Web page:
Improve your photography – Ditch the kit (for a day)

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In this article I want to look at why using a different lens to the one that came with your camera might be a good idea. I'm not going to go into details about the quality of the lens - most 'kit' lenses sold with cameras today are perfectly fine.

Rather, I want to look at how restricting yourself to using a lens or focal length you don't normally use much can help you hone your photographic technique.

Improve your photography - Ditch the kit (for a day)

The vast majority of photographers mostly use the lens that was bundled with the camera when they bought it. And most of the time they photograph with the lens set to its widest setting (fully zoomed out).

Now, there is nothing particularly wrong with this, and you can certainly capture great photos this way. However, it gets you into the rut of only seeing photos from one perspective. By using a lens with a different focal length, that you don't commonly use, it can help you see photographic opportunities that you were previously missing.

Record shop - photographed using a film camera with fixed focal length prime lens
In your ear by Chase Elliott Clark on Flickr (licensed CC-BY)

You don't necessarily have to actually use a different lens for this exercise. If you normally use your kit lens at 18mm, you could just zoom it to 50mm. You might want to put a bit of tape over the zoom ring to dissuade yourself from unzooming the lens.

Similarly, if you have a camera with a built-in lens, you can just try and make sure you always zoom the lens to a specific focal length before taking any photos.

The focal length to choose to shoot at is entirely up to you. You want something that is quite different to what you normally use for your photography though.

A 50mm focal length makes a good choice for most people used to taking photos using a wide angle. 50mm lenses are available offering a large maximum aperture (e.g. f/1.8) relatively cheaply. This allows you not only to experiment with a change in angle of view, but allows you to try shots with a shallow depth of field too. (Something tricky to achieve with a kit lens zoomed out to its widest focal length).

Cliff Hanger - clothes pegs photographed using a 50mm f/1.8 lens
Cliff Hanger by Sherman Geronimo-Tan on Flickr (licensed CC-BY)

When you first start trying to take photos only using a single focal length, you will probably find it pretty tricky. Your mind is used to 'seeing' at the focal length(s) you normally shoot at. You need to force yourself to look for the photos that you don't normally see.

You may come across a scene and think that it really needs a wide angle to get everything in. Well, you could 'zoom with your feet' and walk further back to frame up the shot. But a better idea is to look for the details in the scene. What is it in the scene that really attracts your attention?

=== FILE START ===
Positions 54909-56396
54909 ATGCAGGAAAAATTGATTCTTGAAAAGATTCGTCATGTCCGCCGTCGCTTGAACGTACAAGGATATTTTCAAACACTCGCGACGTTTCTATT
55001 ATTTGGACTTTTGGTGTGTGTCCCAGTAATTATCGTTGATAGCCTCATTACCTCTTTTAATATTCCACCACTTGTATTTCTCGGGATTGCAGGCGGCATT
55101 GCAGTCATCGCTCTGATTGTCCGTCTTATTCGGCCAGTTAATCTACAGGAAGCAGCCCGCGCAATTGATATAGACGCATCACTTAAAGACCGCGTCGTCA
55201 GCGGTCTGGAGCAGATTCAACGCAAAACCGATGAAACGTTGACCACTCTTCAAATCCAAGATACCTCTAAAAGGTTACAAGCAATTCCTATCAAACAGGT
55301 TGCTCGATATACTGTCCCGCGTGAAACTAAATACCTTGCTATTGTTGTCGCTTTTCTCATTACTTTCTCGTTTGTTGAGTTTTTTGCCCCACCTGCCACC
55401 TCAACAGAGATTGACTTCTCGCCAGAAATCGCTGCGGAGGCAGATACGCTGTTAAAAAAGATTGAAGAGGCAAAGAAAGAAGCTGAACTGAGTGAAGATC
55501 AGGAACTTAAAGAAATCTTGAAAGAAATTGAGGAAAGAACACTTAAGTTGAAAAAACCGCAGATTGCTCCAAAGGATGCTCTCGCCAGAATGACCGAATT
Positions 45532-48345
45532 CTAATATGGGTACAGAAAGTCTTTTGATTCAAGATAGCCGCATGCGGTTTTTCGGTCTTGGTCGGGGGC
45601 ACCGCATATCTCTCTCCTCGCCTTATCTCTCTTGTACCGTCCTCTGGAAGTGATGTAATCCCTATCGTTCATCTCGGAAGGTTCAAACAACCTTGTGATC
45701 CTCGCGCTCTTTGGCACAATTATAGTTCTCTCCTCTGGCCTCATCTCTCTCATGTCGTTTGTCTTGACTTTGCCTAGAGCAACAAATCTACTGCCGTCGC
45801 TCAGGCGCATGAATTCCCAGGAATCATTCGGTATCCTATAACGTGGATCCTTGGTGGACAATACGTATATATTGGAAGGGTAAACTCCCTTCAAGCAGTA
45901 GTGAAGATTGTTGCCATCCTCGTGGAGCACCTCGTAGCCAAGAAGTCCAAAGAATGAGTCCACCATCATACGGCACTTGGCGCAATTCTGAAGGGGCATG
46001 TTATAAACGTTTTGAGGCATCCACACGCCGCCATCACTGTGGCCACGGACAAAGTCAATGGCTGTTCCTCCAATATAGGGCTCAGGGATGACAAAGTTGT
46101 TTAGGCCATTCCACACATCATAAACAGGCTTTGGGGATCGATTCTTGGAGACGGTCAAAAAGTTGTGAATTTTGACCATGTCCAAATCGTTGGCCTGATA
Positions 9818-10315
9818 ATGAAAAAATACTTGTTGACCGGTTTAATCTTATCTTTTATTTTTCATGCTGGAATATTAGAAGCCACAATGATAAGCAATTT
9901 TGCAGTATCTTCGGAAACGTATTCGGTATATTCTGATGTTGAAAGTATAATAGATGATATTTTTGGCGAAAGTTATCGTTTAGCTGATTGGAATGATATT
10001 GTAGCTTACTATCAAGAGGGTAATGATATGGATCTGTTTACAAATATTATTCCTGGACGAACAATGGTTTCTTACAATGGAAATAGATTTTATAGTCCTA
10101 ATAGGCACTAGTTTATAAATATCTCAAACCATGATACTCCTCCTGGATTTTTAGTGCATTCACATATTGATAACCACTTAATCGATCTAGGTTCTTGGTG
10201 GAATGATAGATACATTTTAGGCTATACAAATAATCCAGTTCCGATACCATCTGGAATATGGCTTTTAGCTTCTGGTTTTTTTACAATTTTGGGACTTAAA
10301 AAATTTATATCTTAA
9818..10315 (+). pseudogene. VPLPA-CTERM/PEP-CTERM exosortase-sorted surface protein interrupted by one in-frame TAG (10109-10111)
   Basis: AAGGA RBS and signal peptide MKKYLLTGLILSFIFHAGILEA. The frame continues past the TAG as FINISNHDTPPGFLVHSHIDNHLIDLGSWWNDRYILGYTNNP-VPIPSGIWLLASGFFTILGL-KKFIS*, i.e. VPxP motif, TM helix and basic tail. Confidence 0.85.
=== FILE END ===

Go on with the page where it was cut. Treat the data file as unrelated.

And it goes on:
dew drops on grass - captured using a 50mm f/1.4 lens
dew drops by Rajesh Kumar on Flickr (licensed CC-BY)

By focusing in on the main interest, and excluding extraneous parts of the scene, you will end up with a stronger image. Using a focal length you're not used to stops you from being lazy, and makes you really think about how to best frame up the shot.

If you want something to appear larger in the frame when using a fixed focal length, you can't just zoom in. You have to move physically closer to the subject. (Or the opposite for if you want to fit more into the frame). Putting this into practice is a great way to understand how your distance from the subject affects perspective.

Pink song - flowers photographed using a fixed focal length 50mm f/1.8 lens
Pink song by Dhilung Kirat on Flickr (licensed CC-BY)

Now, it's not to say that using a single focal length that you wouldn't normally use much will necessarily result in better images than you would have got otherwise. The main idea is not to get better photos 'right now'. But rather to train your mind, so that in the future, you can 'see' the photos that you previously would have missed.

Having said that, using a focal length you're not used to does force you to think more about how to capture what you're seeing / feeling. And so you may well find that this does result in an immediately noticeable improvement in your photos.

Girl at a birthday party, photographed using an 85mm fixed focal length prime lens
IMG_0025 by Aurimas on Flickr (licensed CC-BY-ND)

In some (rare) cases, it may be that whatever you're photographing just really doesn't work well with the particular focal length you've chosen to shoot at. In this case, just look around for a different subject that will work well. You might find an interesting subject you would otherwise have overlooked.

It can be a good idea to repeat this exercise at least once annually. Shooting with a fixed focal length for a day will help refresh your memory about the types of shot that particular focal length makes possible.

Black and white film photograph of coat hangers and reflections - photographed using a fixed focal length 35mm lens
untitled by Takayuki Miki (三木貴幸) on Flickr (licensed CC-BY-ND)

By practising regularly it makes it much easier to envision / understand how a subject will look when photographed at certain focal lengths. This then helps you choose the most appropriate focal length to capture the image you see in your mind.

So, if you feel like your photography is becoming a bit stale and boring, and you're mostly shooting at one (or two) specific focal length(s), then give this a go. Try shooting at a fixed focal length for a day or two and see how it opens up photo opportunities you otherwise would have missed.

Written by Discover Digital Photography

July 20th, 2014 at 5:10 pm

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